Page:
• i can’t blame him for reaching out for answers. rather than keep paying these folks, he’s trying to learn to meditate and listen and hear the messages directly. which is probably a bit healthier than curling up in a ball and crying under his desk. but still, i prefer action. and the smiles on that kid made me deliriously happy! Mrs. B was smiling, too!

    • So sorry to hear about your friend. The only advice i have is the advice Yogi gave me — pay attention 2, 3, and 4 months out. There are people around at first… but as the numbness wore off, the hurt was still there, and very fresh. And many folks started to step away… Both JB and Yogi told me that they felt like pariahs — no one wants to be near them with such a dark cloud.

      there are no words. but “i’m so sorry” seems to go a long way…

  3. What a good friend you are. I do like the approach “What have you done today that makes you feel more normal, better?” I must remember this.

    You look great, by the way, and so does the smile on that little gal’s face. I’m sure seeing that made her mother feel better too.

    Ambassadors for Farting Around. Yes. There should be more of those. I believe I shall go do some of that Farting Around thing right now…

    • Her mom had fun, too! i’ve found that when i’m riding it is impossible to think about anything other than NOT falling off a horse! i am pretty sure that for an hour last night, DB and her daughter were in that same place… and from the smiles, i hope it was a good place!

  4. Those deliciously delirious smiles say it all!
    After such a tragedy, it’s difficult to get on with living.
    Good all over you for showing them how!
    You’re an amazing woman Daisyfae …. but i’ve known that for awhile now. 😀

    Oh, and I don’t think what you do is farting around without purpose or meaning.
    It all has a purpose … whether you know it or not.

    • i don’t think you rise above. you just go on, and i’m pretty sure it’ll always be there…

      i am not a saint. in fact, i feel a little shitty about this. you see, JB is not someone I consider a close friend… maybe in my 3rd or 4th circle of intimacy. some of you blog folks are much closer. yet to him? i’m in the inner circle. he is socially awkward, and a nearly paralyzed introvert – that was BEFORE the loss of his son. how do you deal with such an inequity in intimacy? under normal circumstances, i would shrug it off… but due to the degree of suffering this guy has endured, i need to remind myself to stay on the task. i shouldn’t have to do that. it should be more natural, shouldn’t it?

      travel update pending. FAR less flexibility this time… but about 70% chance i’ll get there…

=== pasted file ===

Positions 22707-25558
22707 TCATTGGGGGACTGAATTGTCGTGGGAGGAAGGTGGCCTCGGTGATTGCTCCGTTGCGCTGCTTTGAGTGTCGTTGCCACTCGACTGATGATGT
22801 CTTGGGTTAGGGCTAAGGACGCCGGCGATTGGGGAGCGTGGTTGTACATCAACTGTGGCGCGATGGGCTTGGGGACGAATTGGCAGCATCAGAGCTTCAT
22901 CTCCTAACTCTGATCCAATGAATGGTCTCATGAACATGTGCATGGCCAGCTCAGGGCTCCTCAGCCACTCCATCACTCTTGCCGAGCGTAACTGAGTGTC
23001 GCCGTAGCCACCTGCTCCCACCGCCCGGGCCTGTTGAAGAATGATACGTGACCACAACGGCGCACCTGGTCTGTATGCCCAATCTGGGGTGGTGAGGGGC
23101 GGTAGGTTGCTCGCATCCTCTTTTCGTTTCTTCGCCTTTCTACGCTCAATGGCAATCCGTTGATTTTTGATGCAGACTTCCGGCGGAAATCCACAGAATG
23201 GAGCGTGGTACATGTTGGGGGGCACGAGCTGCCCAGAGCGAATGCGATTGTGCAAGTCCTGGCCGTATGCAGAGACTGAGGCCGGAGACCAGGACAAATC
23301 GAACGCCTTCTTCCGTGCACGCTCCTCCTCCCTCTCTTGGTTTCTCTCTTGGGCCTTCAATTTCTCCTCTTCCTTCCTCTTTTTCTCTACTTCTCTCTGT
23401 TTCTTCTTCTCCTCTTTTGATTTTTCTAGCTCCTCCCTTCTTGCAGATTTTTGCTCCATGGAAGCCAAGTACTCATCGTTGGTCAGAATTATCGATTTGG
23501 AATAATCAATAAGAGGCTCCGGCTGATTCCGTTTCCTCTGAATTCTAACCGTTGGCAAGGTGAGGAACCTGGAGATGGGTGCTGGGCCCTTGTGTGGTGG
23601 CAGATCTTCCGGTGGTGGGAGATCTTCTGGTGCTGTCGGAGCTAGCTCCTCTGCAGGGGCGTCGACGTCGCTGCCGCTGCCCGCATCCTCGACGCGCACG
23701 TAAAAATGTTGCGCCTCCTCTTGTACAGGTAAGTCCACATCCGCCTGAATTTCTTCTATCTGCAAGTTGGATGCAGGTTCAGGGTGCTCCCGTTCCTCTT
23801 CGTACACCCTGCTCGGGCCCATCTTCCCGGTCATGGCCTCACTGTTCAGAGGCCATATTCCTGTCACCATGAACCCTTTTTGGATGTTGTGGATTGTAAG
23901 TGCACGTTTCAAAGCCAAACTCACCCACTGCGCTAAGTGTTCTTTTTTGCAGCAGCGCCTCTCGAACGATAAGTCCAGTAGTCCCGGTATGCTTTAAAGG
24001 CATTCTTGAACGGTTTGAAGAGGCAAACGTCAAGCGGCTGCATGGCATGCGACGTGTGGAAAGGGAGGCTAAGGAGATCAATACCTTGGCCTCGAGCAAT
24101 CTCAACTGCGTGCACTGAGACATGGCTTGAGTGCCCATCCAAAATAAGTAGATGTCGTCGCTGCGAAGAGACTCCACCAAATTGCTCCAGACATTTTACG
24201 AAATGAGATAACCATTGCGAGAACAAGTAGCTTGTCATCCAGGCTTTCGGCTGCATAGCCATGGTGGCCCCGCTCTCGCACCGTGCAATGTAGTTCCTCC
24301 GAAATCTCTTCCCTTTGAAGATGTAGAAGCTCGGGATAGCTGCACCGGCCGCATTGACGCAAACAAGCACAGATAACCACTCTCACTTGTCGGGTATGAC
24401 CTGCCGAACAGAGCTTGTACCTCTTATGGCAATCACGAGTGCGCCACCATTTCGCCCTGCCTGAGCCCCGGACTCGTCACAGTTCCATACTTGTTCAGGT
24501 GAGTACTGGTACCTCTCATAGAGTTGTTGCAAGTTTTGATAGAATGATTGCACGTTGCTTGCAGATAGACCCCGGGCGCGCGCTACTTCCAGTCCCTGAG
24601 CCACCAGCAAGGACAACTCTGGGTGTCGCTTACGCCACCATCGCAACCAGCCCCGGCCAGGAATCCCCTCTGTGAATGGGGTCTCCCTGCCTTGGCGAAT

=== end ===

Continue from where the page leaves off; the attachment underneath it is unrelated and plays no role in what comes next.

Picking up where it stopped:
• A couple of things to think about, maybe:
        Don’t pity him. The more real you are, the better for him. Nothing sends me into a tizzy like feeling pitied.
        It is brutally hard not to run away from despair and misery. Give yourself big props for hanging in there, regardless of how easy or hard you believe it should be. Bravery is not being unafraid, and losing a child strikes very, very deeply. It’s OK to feel relief, “there but for the grace…”. Really.
        I answered you on my blog, not having an email for you, but what I said boils down to, “you are an awesome friend.” The fact that sometimes you might have to work through your own stuff doesn’t change that.

        Hugs,
        Yogi

      • Thanks, Yogi — it’s not pity. My concern for him is real. As is my concern for his other two children, who really need their dad. And he really doesn’t burden me. Still hoping that this year is a little less dark for him…

  5. Trust in youtube to provide hours of aimless distraction. Friends of mine recommend “animals riding other animals” for when you need a break from horse-riding … love your work, Ms Fae. PS Can we see a photo of you in jodphurs?

    • I have seen a lovely video of a monkey riding a dog! I believe your YouTube idea will help me stay awake at work someday soon! Oh, and no jodhpurs yet. Riding English Saddlebreds in jeans and motorcycle boots until I get my thighs in line!

  6. It’s a beautiful post – and I really like your comment about sticking around 2, 3 and 4 months later. People who have suffered traumatic events hurt a whole lot longer than the attention span of their friends, co-workers and even loved ones – it’s important to realize that. Bless you, sweet lady. xoxo